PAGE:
5. ROK Views on DPRK

Reuters (Bill Tarrant, “N.KOREA AT CROSSROADS AFTER PERRY’S VISIT,” Seoul, 05/31/99) reported that ROK analysts said that US presidential envoy William Perry’s visit to the DPRK has put the DPRK into a dilemma. Park Yong-ho at the Korea Institute of National Unification said, “North Korea’s at a crossroads. Their first priority is to maintain Kim Jong-il’s system. They need economic benefits from the U.S., South Korea and the West, but only if doesn’t endanger their system.” Park also said that the DPRK would probably counter with a piecemeal approach of negotiating incremental changes. Yu Suk-rul at the Institute of Foreign Affairs and National Security in Seoul agreed with Park’s point of view. Yu said that he thought the DPRK has already decided that it cannot accept the comprehensive approach, adding, “The status quo is much better, even though it has fewer economic benefits. Once they open up society, it poses a serious challenge from inside to Kim Jong-il’s system.”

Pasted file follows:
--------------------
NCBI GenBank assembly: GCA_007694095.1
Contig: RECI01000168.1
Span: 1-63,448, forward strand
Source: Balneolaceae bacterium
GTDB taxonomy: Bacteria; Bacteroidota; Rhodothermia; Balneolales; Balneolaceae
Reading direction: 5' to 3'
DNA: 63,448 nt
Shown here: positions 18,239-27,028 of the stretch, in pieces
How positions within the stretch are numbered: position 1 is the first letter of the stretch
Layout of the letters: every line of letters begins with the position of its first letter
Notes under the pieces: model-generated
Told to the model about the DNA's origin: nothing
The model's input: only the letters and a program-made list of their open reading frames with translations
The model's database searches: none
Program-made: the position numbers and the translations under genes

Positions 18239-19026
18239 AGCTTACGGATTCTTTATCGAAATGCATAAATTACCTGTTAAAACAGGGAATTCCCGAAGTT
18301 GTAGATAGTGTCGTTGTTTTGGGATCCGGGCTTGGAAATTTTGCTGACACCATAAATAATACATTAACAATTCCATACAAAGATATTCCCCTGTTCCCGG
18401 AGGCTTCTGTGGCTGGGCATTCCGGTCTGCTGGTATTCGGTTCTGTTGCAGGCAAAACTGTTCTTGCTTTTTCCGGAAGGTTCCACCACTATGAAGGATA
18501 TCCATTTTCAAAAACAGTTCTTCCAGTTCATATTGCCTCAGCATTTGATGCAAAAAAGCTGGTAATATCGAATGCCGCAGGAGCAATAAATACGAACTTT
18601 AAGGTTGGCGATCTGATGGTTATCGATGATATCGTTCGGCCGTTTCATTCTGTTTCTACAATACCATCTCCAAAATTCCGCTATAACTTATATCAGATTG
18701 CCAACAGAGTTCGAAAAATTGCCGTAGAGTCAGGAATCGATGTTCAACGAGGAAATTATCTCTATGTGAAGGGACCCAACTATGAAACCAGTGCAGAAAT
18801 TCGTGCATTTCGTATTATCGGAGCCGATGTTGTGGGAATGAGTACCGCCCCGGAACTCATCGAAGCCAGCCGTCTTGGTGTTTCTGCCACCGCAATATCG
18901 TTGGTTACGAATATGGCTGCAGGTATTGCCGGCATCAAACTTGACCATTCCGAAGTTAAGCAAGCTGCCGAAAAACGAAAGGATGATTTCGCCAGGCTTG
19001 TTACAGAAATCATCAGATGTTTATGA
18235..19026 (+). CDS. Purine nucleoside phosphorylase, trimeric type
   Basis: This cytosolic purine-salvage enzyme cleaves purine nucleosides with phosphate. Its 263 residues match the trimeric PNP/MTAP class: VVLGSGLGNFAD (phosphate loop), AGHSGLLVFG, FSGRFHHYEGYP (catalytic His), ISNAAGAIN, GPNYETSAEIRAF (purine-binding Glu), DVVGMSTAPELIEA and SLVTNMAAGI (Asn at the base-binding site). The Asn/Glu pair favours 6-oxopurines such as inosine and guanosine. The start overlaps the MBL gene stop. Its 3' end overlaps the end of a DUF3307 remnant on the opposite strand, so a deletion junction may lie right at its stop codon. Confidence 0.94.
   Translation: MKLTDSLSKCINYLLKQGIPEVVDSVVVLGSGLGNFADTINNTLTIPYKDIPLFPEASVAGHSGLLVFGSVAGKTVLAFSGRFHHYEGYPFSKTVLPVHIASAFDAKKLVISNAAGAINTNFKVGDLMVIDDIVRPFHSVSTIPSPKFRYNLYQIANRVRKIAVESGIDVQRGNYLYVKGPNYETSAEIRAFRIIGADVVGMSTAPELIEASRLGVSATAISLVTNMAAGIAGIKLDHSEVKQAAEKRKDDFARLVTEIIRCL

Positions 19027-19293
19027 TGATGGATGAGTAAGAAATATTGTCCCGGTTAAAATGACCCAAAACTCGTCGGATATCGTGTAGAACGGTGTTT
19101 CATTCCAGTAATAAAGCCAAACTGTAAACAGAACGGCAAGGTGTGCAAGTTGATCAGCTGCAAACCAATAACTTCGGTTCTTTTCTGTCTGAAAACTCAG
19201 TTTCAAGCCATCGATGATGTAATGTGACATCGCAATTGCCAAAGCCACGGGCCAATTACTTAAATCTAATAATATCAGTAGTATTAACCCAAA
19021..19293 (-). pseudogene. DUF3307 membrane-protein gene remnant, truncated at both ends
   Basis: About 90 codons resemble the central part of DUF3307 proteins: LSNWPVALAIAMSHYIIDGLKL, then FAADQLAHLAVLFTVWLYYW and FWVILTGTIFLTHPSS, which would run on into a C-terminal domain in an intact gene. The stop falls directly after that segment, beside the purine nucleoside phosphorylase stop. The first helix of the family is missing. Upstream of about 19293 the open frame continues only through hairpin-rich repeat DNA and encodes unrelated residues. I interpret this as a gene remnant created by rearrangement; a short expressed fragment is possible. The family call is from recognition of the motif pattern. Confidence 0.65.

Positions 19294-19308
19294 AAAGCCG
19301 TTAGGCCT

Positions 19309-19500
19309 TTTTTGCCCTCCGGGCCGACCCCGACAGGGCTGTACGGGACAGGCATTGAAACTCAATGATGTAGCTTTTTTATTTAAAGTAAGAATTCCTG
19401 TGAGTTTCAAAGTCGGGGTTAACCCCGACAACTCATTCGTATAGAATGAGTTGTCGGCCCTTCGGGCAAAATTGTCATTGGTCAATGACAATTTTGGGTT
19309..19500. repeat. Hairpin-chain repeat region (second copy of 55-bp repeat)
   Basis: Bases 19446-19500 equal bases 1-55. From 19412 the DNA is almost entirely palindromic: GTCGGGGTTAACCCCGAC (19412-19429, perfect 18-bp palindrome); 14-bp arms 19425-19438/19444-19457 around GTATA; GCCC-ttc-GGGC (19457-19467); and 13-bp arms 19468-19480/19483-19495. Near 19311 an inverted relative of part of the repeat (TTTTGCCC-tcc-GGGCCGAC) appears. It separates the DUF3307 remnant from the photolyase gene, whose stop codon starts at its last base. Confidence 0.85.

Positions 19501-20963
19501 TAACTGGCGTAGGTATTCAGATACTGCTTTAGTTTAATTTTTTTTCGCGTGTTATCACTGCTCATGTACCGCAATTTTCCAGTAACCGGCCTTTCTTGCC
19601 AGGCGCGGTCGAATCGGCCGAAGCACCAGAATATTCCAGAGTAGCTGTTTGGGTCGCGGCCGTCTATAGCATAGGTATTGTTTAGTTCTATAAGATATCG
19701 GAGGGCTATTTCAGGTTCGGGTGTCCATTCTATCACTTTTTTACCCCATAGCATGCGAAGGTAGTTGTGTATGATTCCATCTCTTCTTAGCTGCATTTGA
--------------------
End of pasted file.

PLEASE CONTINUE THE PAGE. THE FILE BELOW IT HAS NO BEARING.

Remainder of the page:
6. US Views on DPRK

The New York Times carried an editorial (“A NEW APPROACH TO NORTH KOREA,” 06/02/99) which argued that the DPRK can improve relations with the US by responding positively to the offer US envoy William Perry delivered last week. The editorial said that the US will lift economic sanctions and begin steps toward diplomatic recognition of the DPRK only if the DPRK commits itself to give up its nuclear weapons ambitions and long-range missile programs. The editorial also argued that the US is right to coordinate its policies with the ROK’s policies by also offering better ties. [Ed. note: This article was included in the US Department of Defense’s Early Bird news service for June 2.]

7. DPRK View of US

Reuters (Bill Tarrant, “N.KOREA AT CROSSROADS AFTER PERRY’S VISIT,” Seoul, 05/31/99) reported that the DPRK’s official party-run daily Rodong Shinmun in a Sunday editorial denounced the US as being “imperialists” for planning “pre-emptive strikes” against the DPRK. The editorial said, “The U.S. imperialists have already worked out a timetable for a nuclear war against the DPRK … and are waiting for a chance to train the fuse of a war.” It also said that NATO strikes against Yugoslavia are “a test war, a preliminary war to verify the effectiveness and feasibility” of the plan.